Simuliid and ceratopogonid species - The following species of Simulium were recorded in the area: S. exiguum Roubaud,S. dinellii (Joan), S. romanai Wygodzinsky and S. wolffhuegeli (Enderlein). Small numbers of S. exiguum and S. woffhuegeli were collected biting the ears and belly of horses, but only the occasional S. dinellii and moderate numbers of S.exiguum bit man. The Ceratopogonidae recorded from the area were: C. paraensis (Goeldi) and Forcipomyia styliferaLutz biting horses in low numbers, C. lahillei (Iches) biting cattle in low numbers and C. lahillei (263) and C. paraensis(46) biting man.

Infection of flies - Only C. lahillei and S. exiguum were collected in large enough numbers to analyse the development ofM. ozzardi. There was a considerable difference in mean ingestion rates of the two species that could not be explained by the small size of the former species relative to S. exiguumC. lahillei only ingested 3.2 microfilariae [mean (log + 1)] per fly (range 0-17, n=14) compared to 49.6 [mean (log+1)] (range 15-186, n= 12) in S. exiguum. A single S. dinelliicollected replete from the bait contained 42 microfilariae. Table III gives details of the experimental infection of C. lahilleiwith M. ozzardi. Of 134 flies experimentally infected 62.7% (84) later showed 395 developing filariae. L3 larvae were first found on post infection day (PID) 3, probably resulting from a natural infection in these wild caught flies as is possibly the case on PID 5. The largest numbers of L3 larvae found were 14 in the thorax and eight in the head. The majority of parasites had reached the final stage in samples from PID 6-9 showing that it has a synchronous cycle.The mean (log+1) production of L3 larvae during PIDs 6-9 was 1.7, signifying that 53.1% of the 3.2 microfilariae ingested per fly developed to the infective stage. Fewer microfilariae ingested by S. exiguum developed in the fly (Table IV) despite a 15 times higher intake of parasites than C. lahillei. Only 26.9% (21) of the 78 flies infected developed filariae. The highest number of L3 larvae found in an individual fly was one and this was in the head. Development occurred to the L3 stage by PID 7, but the presence of few L3 larvae compared to microfilariae and L2 larvae on PID 8 indicated that the cycle was not synchronous. Of the mean (log +1) microfilarial intake of 49.6 only a mean (log + 1) of 0.04 (0.8%) L3 larvae developed. Despite low biting densities five C. paraensis were experimentally infected and survived to PID 7 _ two flies each contained an L3 larva of M. ozzardi in the head. Similarly, only one S. dinellii of eight experimentally infected contained filariae, five L2 stage larvae.

Natural infections of flies with filariae were as follows. Of 263 C. lahillei biting man two specimens each contained an L1 larva giving a natural infection rate with filariae of 0.7% and 1.03% (one fly with a single L1 larva) of 97 S. exiguum was infected.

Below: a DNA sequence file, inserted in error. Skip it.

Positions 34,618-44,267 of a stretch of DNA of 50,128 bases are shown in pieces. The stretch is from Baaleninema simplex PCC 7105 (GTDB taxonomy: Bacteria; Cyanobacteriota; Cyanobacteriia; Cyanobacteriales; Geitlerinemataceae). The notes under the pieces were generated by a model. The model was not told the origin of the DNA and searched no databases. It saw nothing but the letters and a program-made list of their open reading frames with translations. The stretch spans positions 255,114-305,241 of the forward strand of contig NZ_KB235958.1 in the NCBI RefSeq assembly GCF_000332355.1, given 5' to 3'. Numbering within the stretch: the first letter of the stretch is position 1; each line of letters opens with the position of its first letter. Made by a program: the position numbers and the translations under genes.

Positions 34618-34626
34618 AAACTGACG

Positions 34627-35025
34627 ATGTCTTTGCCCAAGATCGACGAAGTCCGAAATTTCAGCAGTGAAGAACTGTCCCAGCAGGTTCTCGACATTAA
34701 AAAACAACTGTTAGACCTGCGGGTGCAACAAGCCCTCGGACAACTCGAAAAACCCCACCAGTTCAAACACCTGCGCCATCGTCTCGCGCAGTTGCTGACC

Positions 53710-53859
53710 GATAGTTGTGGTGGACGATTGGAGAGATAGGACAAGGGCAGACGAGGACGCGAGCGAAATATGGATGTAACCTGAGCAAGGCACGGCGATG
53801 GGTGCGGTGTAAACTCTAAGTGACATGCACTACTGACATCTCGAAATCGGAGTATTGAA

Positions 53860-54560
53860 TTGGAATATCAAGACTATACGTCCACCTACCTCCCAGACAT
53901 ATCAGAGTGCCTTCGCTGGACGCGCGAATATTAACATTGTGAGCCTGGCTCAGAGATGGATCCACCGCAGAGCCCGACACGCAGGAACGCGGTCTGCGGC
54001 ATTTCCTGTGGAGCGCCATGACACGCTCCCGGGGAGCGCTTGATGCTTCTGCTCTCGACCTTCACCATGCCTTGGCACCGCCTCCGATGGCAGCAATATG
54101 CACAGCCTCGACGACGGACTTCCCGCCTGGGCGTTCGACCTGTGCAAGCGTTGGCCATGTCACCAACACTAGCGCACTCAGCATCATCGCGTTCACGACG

During the selection of a volunteer for the experimental infection study four of the 11 individuals treated two years ago with ivermectin in December 1998 (Table II) were again positive for microfilariae of M. ozzardi in the peripheral blood. Little is known about the effects of ivermectin on this parasite (Campbell 1991), except that Nutman et al. (1987) in a comprehensive study on one infected individual observed that microfilariae had disappeared from the blood for a nine month period following a single treatment with ivermectin (140 µg/kg body weight). It is probable that the drug had suppressed production of microfilariae for this period but not killed the female worm, as occurs in onchocerciasis. Ivermectin is an efficient microfilaricide for O. volvulus but has to be administered at least once annually (150 µg/kg body weight) for many years because new microfilariae produced by female worms will appear if only a single dose is given (WHO 1995).

It is not known exactly how many ceratopo-gonid and simuliid species occur in the area of Finca Normenta because no comprehensive seasonal survey has been made. Previous works in this region of Argentina (S Coscarón, unpub. data, Romaña & Wygodzinsky 1950) indicate that S. dinellii bites man in greater numbers in the wet season and that the anthropophilic species, S. jujuyense Paterson & Shannon and the zoophilic species S. lahillei (Paterson and Shannon) are also present. The data presented clearly show that M. ozzardi microfilariae will develop to maturity in C. lahillei, C. paraensis and S. exiguum. The presence of L2 larvae in S. dinellii on PID 5 may have resulted from the experimental infection with M. ozzardi, but could equally have been the result of the fly having had a previous blood meal on another animal that was infected with another filarial species; both O. cervicalis (Roux et al. 1984) and O. gutturosa (Mancebo & Roux 1986) have been recorded in horses and cattle respectively in Argentina. S. dinellii was discounted as a vector in Tucumán province to the north of Finca Normenta byRomaña and Wygodzinsky (1950) because of the failure of microfilariae to develop beyond this stage in flies that had fed on a volunteer infected with M. ozzardi. From our data C. lahillei is clearly a vector in the area because a high proportion of microfilariae developed to infective larvae in the experimental infection and on PID 3 the infective larvae present must have developed from an infection already carried by the fly when it received its experimental infective feed. C. paraensis is also probably a vector. Despite ingesting 15 times more microfilariae than C. lahillei development of the parasite in S. exiguum was poor, but did continue until the L3 stage. Consequently, S. exiguum probably sporadically transmits the parasite in this locality. Only L1 larvae were recorded from naturally infected flies and so it was not possible to identify them to species.